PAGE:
Michigan’s Engaging Community through the Classroom (MECC) — a “grassroots” initiative developed by a group of Michigan instructors, department chairs, and program managers, including the School of Public Health’s Ms. Trish Koman, senior project manager for the SPH Practice Office — has received a $938,000 Third Century Initiative grant.
MECC seeks to explore possibilities for coordinating multidisciplinary, experiential learning opportunities for undergraduate and graduate students pursuing professional careers that involve direct public service or engage work on behalf of public clients and nongovernmental organizations, such as public health, public policy, urban planning, and engineering. Ultimately, these projects aim to develop a workable plan for advancing a classroom-community collaboration, helping to integrate research, teaching, and public service in innovative ways.
Its goal is to leverage ongoing community-oriented professional undergraduate and graduate courses that are offered routinely at the University of Michigan by coordinating a selection of those courses on a given locality and set of related problems. The initiative also seeks to simultaneously improve the learning opportunities for the students involved and the outreach service provided to the communities involved.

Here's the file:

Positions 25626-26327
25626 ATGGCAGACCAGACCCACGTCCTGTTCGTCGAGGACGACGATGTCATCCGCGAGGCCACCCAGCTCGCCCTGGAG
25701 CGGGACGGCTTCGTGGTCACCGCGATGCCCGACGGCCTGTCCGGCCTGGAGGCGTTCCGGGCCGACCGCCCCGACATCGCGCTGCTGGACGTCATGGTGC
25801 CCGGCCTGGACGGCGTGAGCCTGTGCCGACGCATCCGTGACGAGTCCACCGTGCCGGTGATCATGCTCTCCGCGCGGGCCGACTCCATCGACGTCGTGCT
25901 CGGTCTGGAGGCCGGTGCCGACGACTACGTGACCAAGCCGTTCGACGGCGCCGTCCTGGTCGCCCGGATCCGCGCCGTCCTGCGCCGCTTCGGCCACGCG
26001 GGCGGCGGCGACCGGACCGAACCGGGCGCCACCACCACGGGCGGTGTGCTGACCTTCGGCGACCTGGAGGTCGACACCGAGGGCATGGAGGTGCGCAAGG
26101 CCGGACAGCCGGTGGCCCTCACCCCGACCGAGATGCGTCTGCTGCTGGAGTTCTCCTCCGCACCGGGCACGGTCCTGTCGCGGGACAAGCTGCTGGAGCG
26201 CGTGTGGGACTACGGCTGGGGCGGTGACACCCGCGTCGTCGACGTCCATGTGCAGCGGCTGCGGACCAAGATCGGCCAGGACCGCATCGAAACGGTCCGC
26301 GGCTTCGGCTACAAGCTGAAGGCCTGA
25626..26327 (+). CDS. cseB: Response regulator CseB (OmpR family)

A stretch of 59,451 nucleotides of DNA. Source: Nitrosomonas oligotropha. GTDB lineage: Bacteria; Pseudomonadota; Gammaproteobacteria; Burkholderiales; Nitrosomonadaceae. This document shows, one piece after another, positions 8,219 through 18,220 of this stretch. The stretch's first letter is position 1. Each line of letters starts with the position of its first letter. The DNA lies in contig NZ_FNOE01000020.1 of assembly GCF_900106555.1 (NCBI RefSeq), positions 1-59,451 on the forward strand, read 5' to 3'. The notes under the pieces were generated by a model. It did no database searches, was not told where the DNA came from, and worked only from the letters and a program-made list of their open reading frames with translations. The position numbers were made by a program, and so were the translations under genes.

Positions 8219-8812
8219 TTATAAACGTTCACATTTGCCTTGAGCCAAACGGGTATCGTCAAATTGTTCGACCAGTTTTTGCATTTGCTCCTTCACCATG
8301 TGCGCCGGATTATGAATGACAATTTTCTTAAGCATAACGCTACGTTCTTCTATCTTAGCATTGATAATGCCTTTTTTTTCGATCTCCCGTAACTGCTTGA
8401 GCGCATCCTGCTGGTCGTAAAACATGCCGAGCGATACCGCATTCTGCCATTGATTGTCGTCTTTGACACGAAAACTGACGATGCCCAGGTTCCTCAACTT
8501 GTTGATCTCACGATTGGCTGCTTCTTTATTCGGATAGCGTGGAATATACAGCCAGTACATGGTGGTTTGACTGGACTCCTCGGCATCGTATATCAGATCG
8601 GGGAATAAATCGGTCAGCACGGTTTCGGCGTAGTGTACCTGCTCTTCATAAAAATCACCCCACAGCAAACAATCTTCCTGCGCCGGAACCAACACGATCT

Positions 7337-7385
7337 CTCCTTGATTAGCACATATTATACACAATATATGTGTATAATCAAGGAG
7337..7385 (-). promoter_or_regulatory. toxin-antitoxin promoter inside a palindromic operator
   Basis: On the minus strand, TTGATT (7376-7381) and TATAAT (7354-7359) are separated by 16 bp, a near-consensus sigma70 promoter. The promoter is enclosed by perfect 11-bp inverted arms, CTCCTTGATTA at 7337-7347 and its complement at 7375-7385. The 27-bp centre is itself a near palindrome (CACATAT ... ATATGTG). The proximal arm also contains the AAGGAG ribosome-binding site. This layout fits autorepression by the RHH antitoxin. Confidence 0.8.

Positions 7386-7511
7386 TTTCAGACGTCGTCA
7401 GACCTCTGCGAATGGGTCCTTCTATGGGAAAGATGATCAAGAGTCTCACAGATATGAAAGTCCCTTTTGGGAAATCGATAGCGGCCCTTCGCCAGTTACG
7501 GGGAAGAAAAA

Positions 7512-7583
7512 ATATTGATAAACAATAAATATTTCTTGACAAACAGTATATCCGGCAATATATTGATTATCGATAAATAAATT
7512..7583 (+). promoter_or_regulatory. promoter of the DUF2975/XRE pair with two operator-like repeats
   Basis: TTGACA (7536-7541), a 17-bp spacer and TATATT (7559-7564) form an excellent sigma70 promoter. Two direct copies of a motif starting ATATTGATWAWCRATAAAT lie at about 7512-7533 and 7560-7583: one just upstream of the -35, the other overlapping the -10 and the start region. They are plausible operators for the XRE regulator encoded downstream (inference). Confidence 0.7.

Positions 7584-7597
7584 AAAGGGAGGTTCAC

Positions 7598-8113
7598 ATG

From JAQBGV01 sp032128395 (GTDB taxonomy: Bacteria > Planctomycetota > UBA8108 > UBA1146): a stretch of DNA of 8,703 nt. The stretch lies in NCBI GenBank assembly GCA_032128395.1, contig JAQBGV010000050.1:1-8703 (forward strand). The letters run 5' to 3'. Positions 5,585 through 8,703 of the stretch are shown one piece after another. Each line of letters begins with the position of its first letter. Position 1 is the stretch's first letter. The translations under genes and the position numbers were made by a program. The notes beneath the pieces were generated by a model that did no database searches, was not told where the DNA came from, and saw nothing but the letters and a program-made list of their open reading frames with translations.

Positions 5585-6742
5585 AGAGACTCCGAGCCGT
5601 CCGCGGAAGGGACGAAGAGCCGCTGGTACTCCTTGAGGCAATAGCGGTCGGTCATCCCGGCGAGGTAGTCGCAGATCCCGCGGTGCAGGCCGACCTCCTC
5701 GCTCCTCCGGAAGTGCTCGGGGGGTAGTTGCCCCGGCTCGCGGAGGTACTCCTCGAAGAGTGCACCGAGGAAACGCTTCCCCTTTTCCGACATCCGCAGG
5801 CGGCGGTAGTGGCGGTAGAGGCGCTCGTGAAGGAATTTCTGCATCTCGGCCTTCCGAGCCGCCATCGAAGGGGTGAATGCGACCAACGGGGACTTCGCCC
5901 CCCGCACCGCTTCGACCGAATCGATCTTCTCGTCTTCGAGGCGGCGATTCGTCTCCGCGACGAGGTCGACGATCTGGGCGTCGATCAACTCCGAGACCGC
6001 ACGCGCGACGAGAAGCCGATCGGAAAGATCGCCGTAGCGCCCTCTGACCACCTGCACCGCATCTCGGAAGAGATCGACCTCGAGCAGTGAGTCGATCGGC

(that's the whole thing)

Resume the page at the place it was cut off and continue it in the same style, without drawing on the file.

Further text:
For instance, a MECC-sponsored course offered in winter 2013 allowed Ms. Koman, who is also pursuing a PhD in environmental health sciences (EHS), to teach EHS and health behavior and health education students how to develop health impact assessments in the notoriously polluted Willow Run Airport site. She worked alongside faculty and staff from U-M’s Taubman College of Architecture and Urban Planning, the Ford School of Public Policy, and the College of Engineering, as well as a long list of community partners.
The Third Century Initiative grant will further “expand practice-based educational opportunities at the School of Public Health,” Ms. Koman says. “Initiatives like MECC are a way to ensure that graduates are ready to solve complex public health problems.”
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